There is one major challenge that I face each day: putting the kids to bed. I look forward to it because sometimes that is the only chance I get to spend quality time with them just reading a book or talking, and because once they are asleep then I can relax on the couch with a bottle of champagne and binge watch episodes of Weeds on Netflix. With my daughter, I have battled the bedtime ritual since she first crawled out of her crib at fourteen months old. I remember finding her standing in the hall and then closing and frantically rubbing my eyes, hoping that when I opened them again she would be gone, but it didn’t work. She was real. She was out. She was awake. That was five years ago. She has only gotten stronger and more determined since, while I am only getting lazier and more decrepit. My daughter will use any excuse she can think of to get out of her bed. She has to go to the bathroom. She heard a noise. She had a nightmare. I walk her back to her room, tuck her into the covers, and whisper, “You can’t have a nightmare until you actually go to sleep.”
If they offered an advanced degree in effectively and easily putting children to bed, I would enroll immediately, even if working towards the degree took years of intense training and cost millions of dollars in tuition. They don’t offer this degree, though, for the same reason they don’t offer degrees in time travel or relating to your mother-in-law because these skills cannot be taught. Nobody knows how to do this—or if it is even possible—even people who have kids that go to bed easily and on command are probably just lucky enough to have kids with severe narcolepsy. I can see this as a trait we could pick from a genetic menu. I would like a male child with blue eyes, a high IQ, and a sleep disorder. If you are still trying to find the perfect mate for procreation and you find someone who falls asleep during your first dinner date and then sleeps for eight to ten hours straight, you should never let that person go. Especially if you are a woman because once you have kids many men develop sleep disorders anyway, so you might as well cash in on the congenital version and get your money’s worth. If you do not have children and you have a male partner who bolts awake ready to protect and serve when a branch falls on the soft grass three houses down, you will be constantly surprised at how he can so easily sleep through a child screaming in the room right down the hall.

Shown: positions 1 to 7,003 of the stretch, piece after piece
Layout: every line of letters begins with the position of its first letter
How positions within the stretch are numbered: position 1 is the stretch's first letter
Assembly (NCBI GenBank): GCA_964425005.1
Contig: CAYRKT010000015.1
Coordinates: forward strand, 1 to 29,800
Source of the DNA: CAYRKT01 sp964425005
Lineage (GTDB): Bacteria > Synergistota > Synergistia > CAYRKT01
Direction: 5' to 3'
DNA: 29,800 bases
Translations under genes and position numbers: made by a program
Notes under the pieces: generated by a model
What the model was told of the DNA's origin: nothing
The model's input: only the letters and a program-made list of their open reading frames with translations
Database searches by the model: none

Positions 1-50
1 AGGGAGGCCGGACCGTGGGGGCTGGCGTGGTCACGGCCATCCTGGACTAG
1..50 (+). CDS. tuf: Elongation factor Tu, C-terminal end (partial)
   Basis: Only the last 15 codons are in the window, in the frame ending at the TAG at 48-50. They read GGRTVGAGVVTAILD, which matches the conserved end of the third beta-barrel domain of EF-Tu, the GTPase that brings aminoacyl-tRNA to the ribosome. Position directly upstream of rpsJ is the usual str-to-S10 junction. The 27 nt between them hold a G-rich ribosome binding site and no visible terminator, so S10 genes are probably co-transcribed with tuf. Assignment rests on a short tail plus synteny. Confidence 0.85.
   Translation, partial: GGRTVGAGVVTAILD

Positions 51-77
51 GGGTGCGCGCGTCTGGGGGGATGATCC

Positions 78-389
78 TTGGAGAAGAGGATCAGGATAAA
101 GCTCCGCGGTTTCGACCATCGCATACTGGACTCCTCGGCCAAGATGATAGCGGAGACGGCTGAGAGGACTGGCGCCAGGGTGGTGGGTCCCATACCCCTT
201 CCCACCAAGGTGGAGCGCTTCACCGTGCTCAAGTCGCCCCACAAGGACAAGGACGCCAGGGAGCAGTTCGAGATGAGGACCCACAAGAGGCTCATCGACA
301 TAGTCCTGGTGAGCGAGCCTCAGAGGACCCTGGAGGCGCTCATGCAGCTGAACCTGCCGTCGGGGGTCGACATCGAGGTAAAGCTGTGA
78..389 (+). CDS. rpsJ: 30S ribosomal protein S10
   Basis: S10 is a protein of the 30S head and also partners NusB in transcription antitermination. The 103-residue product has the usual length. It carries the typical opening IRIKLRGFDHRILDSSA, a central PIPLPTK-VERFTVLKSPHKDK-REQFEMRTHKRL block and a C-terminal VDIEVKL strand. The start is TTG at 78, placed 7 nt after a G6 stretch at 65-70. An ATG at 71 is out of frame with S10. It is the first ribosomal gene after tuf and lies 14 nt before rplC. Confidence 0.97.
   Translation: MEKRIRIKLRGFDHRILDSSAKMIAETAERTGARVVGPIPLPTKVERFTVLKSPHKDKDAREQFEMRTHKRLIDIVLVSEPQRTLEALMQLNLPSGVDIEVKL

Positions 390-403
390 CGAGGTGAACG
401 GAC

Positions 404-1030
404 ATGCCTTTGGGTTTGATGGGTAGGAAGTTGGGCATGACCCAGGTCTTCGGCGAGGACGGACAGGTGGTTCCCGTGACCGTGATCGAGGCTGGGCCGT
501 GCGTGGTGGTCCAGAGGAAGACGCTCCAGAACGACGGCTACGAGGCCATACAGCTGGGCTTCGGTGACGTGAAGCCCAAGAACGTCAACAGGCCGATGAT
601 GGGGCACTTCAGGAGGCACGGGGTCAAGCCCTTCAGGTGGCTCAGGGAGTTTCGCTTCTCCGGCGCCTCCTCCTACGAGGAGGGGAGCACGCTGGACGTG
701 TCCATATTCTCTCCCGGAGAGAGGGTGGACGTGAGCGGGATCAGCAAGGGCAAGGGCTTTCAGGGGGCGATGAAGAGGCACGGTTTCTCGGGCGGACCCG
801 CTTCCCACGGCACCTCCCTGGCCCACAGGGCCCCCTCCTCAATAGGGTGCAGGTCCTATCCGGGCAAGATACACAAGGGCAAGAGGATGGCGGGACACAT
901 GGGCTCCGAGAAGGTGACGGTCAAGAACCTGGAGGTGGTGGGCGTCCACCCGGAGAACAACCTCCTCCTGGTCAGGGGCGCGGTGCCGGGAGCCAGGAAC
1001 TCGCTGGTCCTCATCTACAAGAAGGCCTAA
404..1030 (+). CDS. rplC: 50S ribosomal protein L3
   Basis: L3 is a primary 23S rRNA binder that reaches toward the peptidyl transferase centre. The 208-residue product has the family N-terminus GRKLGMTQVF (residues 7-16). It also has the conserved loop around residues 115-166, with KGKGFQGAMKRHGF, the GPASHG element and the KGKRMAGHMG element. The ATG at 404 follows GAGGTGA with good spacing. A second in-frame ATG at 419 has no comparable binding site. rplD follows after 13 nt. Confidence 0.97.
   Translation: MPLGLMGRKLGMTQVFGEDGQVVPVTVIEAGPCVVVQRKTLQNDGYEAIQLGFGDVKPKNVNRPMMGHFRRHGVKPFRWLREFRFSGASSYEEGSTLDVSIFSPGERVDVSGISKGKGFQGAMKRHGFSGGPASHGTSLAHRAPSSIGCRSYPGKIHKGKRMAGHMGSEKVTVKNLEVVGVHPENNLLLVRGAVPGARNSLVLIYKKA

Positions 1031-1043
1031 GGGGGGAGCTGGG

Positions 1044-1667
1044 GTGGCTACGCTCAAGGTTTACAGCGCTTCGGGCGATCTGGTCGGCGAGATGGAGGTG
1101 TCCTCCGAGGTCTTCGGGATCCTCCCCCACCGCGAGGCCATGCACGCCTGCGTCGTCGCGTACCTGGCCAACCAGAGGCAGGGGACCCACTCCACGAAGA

Being a parent, it seems completely normal to hear footsteps running towards my room in the middle of the night. It is also normal to wake up and find someone standing next to the bed staring at me. If I woke up and there was a murderer in my room instead of one of my kids, I would probably be relieved. That would be a lot less work for me. My kids need me to be in charge, even at three a.m. They wet their bed. They are afraid of zombies. They can only go back to sleep while kicking me in the spleen. Most of my overnight parenting involves me acting really annoyed. My son will come in crying and shivering to tell me he peed in the bed, and I will just make a loud huffy sigh. Then I wander into his room, like a blind drunk person, and he follows me. I throw him some dry underwear and somehow change his sheets without really opening either of my eyes. Then I grab his shoulders, lead him back to his bed, push him towards a sleeping position, pull the sheets up, and wander back to my room. Then I suddenly feel wide awake, and I lay there for the next three hours worrying about whether or not I wrote down that we are out of soy sauce on my grocery list—all the way in the other room.
At the exact second that I drift back to sleep, my daughter dashes in and crawls over me, kneeing me in the face. Right when we both get resituated, she asks if I can get her some milk. “No,” I say with my eyes still closed. Then she starts to cry about how she is so thirsty. “Fine!” I scream. At night I am like the DMV clerk of parenting. I am not being paid enough to pretend like I want to be there. Then when I get back with her milk, she is sound asleep and has completely taken over my spot in the bed. I try to slide her over, but she is like a body of water, always taking up whatever space is presented. The more I push her away the more she somehow spreads out so I have even less room available than I started with. I just lay down in the two inch space she left on the edge, propped up on my side like a two-by-four. I sigh loudly and then the alarm goes off.